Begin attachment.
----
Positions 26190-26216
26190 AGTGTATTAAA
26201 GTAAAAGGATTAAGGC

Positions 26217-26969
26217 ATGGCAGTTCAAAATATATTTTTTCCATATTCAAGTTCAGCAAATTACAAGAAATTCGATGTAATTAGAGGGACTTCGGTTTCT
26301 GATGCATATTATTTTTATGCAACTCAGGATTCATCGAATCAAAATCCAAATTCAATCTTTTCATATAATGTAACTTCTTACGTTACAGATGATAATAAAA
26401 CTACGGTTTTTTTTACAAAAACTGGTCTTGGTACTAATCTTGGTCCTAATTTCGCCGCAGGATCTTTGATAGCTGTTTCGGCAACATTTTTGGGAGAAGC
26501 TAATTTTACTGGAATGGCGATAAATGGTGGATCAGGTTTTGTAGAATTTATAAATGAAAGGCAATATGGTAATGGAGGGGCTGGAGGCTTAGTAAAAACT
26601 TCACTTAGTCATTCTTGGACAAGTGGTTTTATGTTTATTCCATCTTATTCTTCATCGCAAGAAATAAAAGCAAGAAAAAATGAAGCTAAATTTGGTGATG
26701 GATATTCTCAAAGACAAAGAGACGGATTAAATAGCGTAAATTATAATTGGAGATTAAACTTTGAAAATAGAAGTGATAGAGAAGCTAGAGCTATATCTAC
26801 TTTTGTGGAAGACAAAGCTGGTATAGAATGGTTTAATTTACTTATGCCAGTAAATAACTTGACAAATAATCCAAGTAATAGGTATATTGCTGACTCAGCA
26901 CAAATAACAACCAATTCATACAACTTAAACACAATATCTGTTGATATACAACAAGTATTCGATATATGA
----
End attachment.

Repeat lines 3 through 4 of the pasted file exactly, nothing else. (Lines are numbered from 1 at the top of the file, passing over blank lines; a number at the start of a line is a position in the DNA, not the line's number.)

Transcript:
26201 GTAAAAGGATTAAGGC

Positions 26217-26969